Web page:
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Side Effects of Too High a Dose of Effexor

author image Carole Anne Tomlinson
Carole Anne Tomlinson is a registered nurse with experience in rehabilitation, nutrition, chemical dependency, diabetes and health problems related to the elderly. Tomlinson holds a Bachelor of Arts in criminal justice and is presently working on her master's degree in nursing. Her screenplays have been viewed by Merchant Ivory, Angela Lansbury and Steven King's associates.
Side Effects of Too High a Dose of Effexor
Side Effects of Too High a Dose of Effexor Photo Credit Thinkstock Images/Comstock/Getty Images

Effexor is the brand name of the antidepressant medication known generically as venlafaxine. It falls under the classification of a serotonin and norepinephrine reuptake inhibitor, or SNRI. Effexor helps the two neurotransmitters work more effectively in the brain to reduce mental depression. Effexor also may be prescribed for anxiety and panic disorders, notes MayoClinic.com. Taking too much venlafaxine, whether by accident or because the physician prescribes too high a dosage, causes side effects.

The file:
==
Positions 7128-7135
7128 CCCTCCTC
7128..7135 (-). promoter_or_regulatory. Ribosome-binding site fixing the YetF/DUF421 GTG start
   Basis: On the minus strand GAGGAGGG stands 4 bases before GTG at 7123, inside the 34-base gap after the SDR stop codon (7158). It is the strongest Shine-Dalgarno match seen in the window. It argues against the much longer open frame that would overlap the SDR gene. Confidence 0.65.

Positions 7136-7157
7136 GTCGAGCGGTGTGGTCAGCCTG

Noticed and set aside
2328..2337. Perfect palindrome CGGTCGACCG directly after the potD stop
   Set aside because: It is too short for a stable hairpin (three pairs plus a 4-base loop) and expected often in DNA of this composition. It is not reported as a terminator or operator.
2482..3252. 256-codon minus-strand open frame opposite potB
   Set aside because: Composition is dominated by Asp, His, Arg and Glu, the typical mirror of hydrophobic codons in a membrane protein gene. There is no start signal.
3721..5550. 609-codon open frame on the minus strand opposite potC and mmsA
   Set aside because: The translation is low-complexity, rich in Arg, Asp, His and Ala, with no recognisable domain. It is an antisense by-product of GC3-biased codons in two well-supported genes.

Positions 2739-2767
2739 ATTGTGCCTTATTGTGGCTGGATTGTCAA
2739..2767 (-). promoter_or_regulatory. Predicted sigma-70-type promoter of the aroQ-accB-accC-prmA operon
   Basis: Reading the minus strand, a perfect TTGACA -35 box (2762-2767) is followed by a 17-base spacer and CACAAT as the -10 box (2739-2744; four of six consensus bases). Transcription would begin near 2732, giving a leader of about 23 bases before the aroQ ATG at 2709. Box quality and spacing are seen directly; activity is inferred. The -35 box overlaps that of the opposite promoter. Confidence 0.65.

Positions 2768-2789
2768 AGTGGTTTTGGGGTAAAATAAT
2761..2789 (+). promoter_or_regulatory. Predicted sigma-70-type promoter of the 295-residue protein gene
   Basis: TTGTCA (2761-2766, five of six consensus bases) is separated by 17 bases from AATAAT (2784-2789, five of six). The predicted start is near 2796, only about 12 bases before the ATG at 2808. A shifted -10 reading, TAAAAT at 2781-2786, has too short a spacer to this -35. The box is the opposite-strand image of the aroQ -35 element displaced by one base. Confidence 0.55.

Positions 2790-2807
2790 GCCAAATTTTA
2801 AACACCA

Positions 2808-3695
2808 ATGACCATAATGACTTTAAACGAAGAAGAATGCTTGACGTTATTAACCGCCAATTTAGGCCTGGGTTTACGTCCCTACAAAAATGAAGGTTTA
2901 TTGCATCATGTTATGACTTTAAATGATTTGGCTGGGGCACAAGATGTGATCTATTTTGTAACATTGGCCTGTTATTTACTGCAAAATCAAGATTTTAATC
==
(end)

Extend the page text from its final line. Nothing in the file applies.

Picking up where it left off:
Skin Sensations

Too high a dose of Effexor can cause some unusual skin sensations. For example, the patient may experience sensations of prickling or pins and needles. The skin may feel like it is burning, or it may feel tingly. Emergency treatment is necessary if these side effects are experienced, MayoClinic.com states.


An overdosage-related side effect of Effexor is an acceleration of the heart rate, called tachycardia. This is medically defined as a heart rate exceeding 100 beats each minute without excessive activity. Tachycardia, categorized as an arrhythmia, immediately increases blood pressure. This puts strain on the heart and may cause cardiac arrest or stroke. Any cardiovascular event such as tachycardia classifies as a serious side effect, notes Drugs.com, and requires immediate medical attention.


Too much Effexor in a patient's body may cause seizures, even if the person has not had a seizure previously. Seizures may occur in the classic form of convulsions, in which the person becomes unresponsive and loses control over the body as it twists and jerks violently. Seizures also may occur in less obvious ways, such as a temporary disassociation with the person's environment. This type of seizure may manifest as a blank stare, and the person may fail to respond to interaction with other people. Immediate medical attention is critical in any case involving a seizure.


Effexor in too high of a dosage may cause extreme weakness throughout the body. The patient may suddenly become very tired, drowsy and sluggish. It may be difficult for the patient to move normally. Once again, immediate medical aid is needed.

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